Report urges firms to get on with it – faster – in transitioning away from LIBOR

Work needs to accelerate early next year to move away from an obsolete reference rate used as a benchmark in some loans, a report issued Friday by an international group of financial regulators said, noting that discarding the rate in favor of alternatives “remains a significant priority.”

The “progress report” on the replacement of the London Interbank Offered Rate (LIBOR) was issued by the Financial Stability Board (FSB), an international group of authorities responsible for financial stability in 24 countries and jurisdictions, international financial institutions, sector-specific international groupings of regulators and supervisors, and committees of central bank experts. It is now chaired by Federal Reserve Board Vice Chair for Supervision Randal Quarles.

The report stated that moving away from LIBOR “needs to accelerate further” in early 2021. “Continued engagement from the private sector in conjunction with a significant commitment by the official sector is critical in order to support this transformational effort,” it added.

LIBOR, which is widely used by financial institutions as a reference rate for adjustable-rate mortgages and other loan contracts, is being phased out because the transactions it is based on don’t occur as often as they did in prior years. In fact, the report issued Friday states that “production of LIBOR cannot be guaranteed after the end of 2021.”

The report notes that, in 2020, disruption to global financial markets caused by the coronavirus crisis has further highlighted the fundamental weaknesses in LIBOR. The report states that has reinforced the “critical importance of the FSB’s efforts to reform the production and use of global interest rate benchmarks.”

The report further asserts that, with only one year left until end-2021, “all market participants – both financial and non-financial firms across the globe – must now ensure they follow the necessary steps to avoid disruption to the performance of their contracts” due to the phase-out of LIBOR.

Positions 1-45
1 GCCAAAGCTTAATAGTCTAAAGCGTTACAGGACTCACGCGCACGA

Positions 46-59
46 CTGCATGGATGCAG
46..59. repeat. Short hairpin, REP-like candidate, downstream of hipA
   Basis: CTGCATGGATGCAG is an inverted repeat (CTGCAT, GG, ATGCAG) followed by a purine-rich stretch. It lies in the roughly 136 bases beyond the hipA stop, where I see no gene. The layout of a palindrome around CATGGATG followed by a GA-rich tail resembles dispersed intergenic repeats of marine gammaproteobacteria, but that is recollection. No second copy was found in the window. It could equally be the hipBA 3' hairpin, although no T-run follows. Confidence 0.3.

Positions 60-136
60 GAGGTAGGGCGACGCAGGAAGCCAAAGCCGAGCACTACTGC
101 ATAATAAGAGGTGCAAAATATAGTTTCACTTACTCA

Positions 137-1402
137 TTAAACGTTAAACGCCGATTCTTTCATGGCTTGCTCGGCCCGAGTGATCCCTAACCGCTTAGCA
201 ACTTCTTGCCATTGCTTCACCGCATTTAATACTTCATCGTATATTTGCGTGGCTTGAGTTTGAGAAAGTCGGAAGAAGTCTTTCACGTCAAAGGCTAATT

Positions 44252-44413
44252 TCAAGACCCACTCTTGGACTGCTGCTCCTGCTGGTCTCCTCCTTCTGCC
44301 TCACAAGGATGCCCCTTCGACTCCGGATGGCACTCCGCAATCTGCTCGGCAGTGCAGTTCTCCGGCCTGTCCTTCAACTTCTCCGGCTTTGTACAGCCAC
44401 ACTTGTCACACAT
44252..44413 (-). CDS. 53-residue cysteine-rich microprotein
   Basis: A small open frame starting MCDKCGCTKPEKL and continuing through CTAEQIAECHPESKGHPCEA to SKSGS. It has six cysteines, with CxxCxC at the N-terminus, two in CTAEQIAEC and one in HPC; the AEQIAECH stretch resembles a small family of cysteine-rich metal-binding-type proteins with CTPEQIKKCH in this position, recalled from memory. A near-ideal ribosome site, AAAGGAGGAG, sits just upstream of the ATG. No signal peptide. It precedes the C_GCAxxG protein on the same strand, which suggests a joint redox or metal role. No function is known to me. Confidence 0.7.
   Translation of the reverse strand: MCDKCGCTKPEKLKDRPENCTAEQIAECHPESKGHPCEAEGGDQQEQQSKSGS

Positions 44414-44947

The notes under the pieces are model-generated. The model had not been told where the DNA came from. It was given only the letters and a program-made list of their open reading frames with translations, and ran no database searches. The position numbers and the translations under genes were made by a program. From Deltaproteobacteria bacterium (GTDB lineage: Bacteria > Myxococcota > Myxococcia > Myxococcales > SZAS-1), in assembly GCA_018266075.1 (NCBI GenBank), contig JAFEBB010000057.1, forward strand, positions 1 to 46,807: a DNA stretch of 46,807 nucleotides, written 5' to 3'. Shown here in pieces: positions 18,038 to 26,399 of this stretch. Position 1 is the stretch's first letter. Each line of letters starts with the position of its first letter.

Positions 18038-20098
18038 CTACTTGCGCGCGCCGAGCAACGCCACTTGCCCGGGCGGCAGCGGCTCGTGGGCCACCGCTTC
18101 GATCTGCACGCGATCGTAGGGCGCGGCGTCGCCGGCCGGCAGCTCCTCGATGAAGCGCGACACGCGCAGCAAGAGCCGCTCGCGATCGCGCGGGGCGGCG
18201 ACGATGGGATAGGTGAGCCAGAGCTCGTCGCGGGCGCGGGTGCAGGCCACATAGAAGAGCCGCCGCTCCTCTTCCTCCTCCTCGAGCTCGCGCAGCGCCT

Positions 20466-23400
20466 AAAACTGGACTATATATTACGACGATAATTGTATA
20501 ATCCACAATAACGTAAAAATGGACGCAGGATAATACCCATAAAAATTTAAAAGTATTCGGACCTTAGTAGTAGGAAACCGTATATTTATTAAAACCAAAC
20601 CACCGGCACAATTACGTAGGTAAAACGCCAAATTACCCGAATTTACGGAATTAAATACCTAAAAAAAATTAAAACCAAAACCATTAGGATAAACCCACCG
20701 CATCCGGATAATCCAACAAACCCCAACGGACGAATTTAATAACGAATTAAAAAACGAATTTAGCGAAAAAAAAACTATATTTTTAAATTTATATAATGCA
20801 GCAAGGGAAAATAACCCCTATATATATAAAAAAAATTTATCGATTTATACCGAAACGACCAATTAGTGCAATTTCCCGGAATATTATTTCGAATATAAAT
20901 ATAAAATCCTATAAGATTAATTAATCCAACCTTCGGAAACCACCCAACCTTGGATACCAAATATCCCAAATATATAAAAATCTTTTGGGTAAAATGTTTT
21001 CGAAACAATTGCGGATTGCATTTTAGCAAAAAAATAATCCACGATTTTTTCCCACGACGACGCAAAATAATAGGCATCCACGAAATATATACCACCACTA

The FSB said that winding down LIBOR will require steps to stop issuance of new products linked to LIBOR and efforts to transition away from LIBOR in legacy contracts wherever feasible. “Due to the widespread use of LIBOR around the world, steps to assess exposures, update processes and amend contracts must be taken by a very wide range of firms, across all jurisdictions,” the report states.

The report bluntly states that, for the transition away from LIBOR to occur on time, market participants will need to cease use of the rate as a benchmark in all new activity across global markets as soon as possible. “This needs to be a key priority for the months ahead,” the report states.

The report acknowledges that “tough legacy” contracts that cannot feasibly transition away from LIBOR by the end of 2021 are the subject of some proposed solutions. However, the report stressed that the “importance of active market-led transition remains.”

“There have been a number of proposals by authorities and national working groups including in the US, UK [United Kingdom] and EU [European Union] to help manage an orderly wind-down of LIBOR and, in particular, provide a legislative solution for tough legacy contracts,” the report states. “However, market participants should continue to progress their transition efforts and plans proactively, particularly through active conversion and the insertion of robust and workable fallbacks where feasible. Cooperation among authorities internationally is also encouraged in order to coordinate proposed solutions across borders.”

2020 FSB Progress Report: The year of transition away from LIBOR

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